My Dad, Big Russ, is a fiercely independent man — always has been.
He left high school to fight in World War II and was badly injured when his B-24 Liberator crashed.
Back home in Buffalo, N.Y., he raised four kids with my Mom, who sadly, died a year and half ago.
He always met every challenge, working round the clock with two fulltime jobs, but living alone is hard.
Big Russ: It gets lonely, but I have a lot of people helping.
Tim Russert: You got a great team.
Now, at 83, Dad has slowed down. Still, he won't ask for help and won't consider a retirement home.
Russert: When I tried to talk to you about going to the assisted living place, you wouldn't get out of the car.
Big Russ: Nah, nah, don't get them going. They'll be calling me up.
A lot of responsibility falls on my sister, Kiki, who lives nearby. Things like replacing batteries and solving the problems of daily life.
Neighborhood friend Mike Shea can be over in a matter of minutes if the power goes out.
Shea: I know when he needs something even if he doesn't need it. I'm a step ahead of him a lot of times.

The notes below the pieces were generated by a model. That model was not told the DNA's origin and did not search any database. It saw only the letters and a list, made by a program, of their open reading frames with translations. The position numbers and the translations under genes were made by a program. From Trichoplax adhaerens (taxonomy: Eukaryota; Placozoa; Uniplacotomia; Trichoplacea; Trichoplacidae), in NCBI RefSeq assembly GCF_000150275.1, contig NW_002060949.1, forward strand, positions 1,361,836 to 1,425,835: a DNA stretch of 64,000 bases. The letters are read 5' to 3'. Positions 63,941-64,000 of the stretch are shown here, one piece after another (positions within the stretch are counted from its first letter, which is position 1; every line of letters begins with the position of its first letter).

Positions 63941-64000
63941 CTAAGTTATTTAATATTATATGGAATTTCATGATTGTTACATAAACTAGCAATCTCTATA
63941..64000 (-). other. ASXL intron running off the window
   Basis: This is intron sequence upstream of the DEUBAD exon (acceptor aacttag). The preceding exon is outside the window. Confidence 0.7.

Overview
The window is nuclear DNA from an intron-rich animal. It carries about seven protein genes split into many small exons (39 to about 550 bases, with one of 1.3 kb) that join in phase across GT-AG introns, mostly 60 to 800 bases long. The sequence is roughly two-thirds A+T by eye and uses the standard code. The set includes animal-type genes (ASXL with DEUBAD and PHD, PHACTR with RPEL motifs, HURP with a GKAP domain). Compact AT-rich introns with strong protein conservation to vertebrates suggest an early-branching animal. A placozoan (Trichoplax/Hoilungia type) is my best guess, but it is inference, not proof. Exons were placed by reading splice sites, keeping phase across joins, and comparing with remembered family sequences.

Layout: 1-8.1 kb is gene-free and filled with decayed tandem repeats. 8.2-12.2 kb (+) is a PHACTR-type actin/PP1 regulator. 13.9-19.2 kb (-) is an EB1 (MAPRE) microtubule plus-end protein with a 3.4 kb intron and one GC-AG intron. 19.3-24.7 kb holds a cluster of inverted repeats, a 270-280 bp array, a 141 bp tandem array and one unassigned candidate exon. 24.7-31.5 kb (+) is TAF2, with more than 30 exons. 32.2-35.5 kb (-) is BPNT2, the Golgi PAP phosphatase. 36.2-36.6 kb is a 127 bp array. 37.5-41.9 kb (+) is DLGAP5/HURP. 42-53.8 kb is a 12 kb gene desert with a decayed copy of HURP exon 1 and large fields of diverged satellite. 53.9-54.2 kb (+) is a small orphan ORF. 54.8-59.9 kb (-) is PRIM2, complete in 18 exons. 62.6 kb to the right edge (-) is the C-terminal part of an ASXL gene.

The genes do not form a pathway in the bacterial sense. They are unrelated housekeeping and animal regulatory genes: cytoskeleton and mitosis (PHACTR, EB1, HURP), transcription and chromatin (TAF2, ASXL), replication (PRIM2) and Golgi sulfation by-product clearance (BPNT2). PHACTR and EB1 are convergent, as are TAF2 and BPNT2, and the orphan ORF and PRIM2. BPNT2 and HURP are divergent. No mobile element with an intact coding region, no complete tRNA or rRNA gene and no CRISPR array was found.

My sisters and I call several times a day, too many times according to Dad, and there is a frequent care package from me.
Lunch and dinner are lovingly prepared by neighbor Jean Passafiume.
Big Russ: It's enough to feed two.
Passafiume: You have to feed the soul and brain. You feed both and you have a good life. Remember that.
My Dad's favorite — corned beef and cabbage at the Blackthorn Club, where old buddies raise their glasses once a month.
Patrick the poet (reads a poem to the men): When you are young, it's not hard to write, but as the years pass along sometimes words, that once were there, are just not right.
Russert (to the men): I want to thank you so much for embracing him. It means everything to him and everything to me.
On this night, all I had to do was help Dad with his coat. But tomorrow it's support from a team who gives my Dad the love and dignity he deserves.